Santiago de Cali, Valle del Cauca Department, Pacific Region, Colombia

Tourist Industry | Economy | Current statistics

🇨🇴 Santiago de Cali, or Cali, is the capital of the Valle del Cauca department, and the most populous city in south-west Colombia. Cali is the third most populous after Bogotá and Medellín. As the only major Colombian city with access to the Pacific Coast, Cali is the main urban and economic centre in the south of the country, and has one of Colombia's fastest-growing economies. The city was founded in 1536 by the Spanish explorer Sebastián de Belalcázar.

As a sporting centre for Colombia, it was the host city for the 1971 Pan American Games. Cali also hosted the 1992 World Wrestling Championships, the 2013 edition of the World Games, the UCI Track Cycling World Championships in 2014, the World Youth Championships in Athletics in 2015 as well as the inaugural Junior Pan American Games in 2021.


Tourist Industry Santiago de Cali offers historical areas with cultural variety and other attractions. In downtown Cali there are many historic churches such as La Merced and La Ermita. Cali contains a well-preserved historical center. The most important zone is La plaza de Cayzedo, considered the centre of the city, which is a square surrounded by many historical and modern buildings like El edificio Otero, La Catedral and El Palacio de Justicia. This plaza is close to other tourist places, like The Saint Francis church (in Spanish, Iglesia de San Francisco), the municipal theater and La Merced church. The city is also rich in monuments, parks, squares and museums. The most emblematic sculptures are Cristo Rey, located upon a mountain range; Sebastian de Belalcazar, founder of the city; and Las tres Cruces, a place of pilgrimage during the days of the Holy Week.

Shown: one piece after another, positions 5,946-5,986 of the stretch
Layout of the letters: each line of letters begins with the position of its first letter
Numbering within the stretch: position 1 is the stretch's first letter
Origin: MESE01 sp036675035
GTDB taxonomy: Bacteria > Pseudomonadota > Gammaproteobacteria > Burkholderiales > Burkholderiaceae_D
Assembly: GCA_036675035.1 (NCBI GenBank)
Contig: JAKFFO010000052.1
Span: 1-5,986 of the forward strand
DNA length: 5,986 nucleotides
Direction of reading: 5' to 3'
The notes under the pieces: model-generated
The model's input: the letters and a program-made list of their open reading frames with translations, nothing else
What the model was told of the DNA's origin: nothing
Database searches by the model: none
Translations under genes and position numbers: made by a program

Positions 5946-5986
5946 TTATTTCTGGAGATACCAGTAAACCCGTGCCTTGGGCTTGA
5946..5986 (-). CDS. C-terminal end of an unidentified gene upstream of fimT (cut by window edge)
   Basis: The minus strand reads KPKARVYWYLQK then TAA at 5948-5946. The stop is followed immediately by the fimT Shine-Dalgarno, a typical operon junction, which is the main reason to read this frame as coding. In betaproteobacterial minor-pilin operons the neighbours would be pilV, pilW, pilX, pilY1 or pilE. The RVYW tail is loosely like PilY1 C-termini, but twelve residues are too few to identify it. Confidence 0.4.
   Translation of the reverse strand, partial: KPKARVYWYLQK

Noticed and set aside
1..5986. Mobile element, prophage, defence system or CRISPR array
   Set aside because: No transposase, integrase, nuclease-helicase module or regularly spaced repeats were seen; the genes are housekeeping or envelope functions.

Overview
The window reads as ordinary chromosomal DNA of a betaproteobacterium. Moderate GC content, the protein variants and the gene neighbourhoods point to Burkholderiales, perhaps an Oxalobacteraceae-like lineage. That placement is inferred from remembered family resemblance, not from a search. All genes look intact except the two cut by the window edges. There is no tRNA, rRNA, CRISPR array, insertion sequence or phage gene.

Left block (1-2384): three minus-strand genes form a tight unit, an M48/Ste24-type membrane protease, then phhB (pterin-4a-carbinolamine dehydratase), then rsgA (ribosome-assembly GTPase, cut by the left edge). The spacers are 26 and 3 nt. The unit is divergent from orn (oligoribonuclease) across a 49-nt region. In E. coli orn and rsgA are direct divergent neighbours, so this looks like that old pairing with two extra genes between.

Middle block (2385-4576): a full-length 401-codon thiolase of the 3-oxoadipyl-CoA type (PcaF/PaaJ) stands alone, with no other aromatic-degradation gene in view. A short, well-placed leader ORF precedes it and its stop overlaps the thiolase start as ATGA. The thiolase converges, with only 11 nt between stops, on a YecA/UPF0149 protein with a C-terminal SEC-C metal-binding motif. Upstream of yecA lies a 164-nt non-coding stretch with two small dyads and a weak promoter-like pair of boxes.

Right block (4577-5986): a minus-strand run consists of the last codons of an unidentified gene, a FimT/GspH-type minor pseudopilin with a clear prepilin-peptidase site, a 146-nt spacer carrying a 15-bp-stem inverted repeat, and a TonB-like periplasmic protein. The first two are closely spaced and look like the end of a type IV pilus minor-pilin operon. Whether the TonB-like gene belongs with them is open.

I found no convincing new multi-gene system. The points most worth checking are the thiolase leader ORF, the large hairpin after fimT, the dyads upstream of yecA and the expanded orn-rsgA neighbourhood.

Economy The economic transformation of Cali and the Valle del Cauca during the twentieth century and its crisis of the century, and the outlook to the new century have been the subject of deep analysis of financial and academic institutions. This section is based on the analysis and recommendations of the report Cali Colombia – Toward a City Development and Strategy published by the World Bank in 2002, and the Regional Economic Situation Reports (ICER) published quarterly by the DANE.

Traditionally, Cali and the department have been space farm, the same as during the colonial times out with the mines, production shaft. In the early twentieth century the city's economy was concentrated in the production of sugar, based on an agricultural model in which large tracts of land were cultivated with minimum use of labor. As a result, a few families owned vast areas of land in one of the most fertile regions of the country. This was an important factor in determining the power relations and the organization of the city through the twentieth century.

In the period 1910–1930, the city's economy shifted its focus from an agricultural model to become a commercial node at the national level through the development of basic infrastructure such as construction of the railway to Buenaventura and the creation of the department of Valle del Cauca with Cali designated as its capital.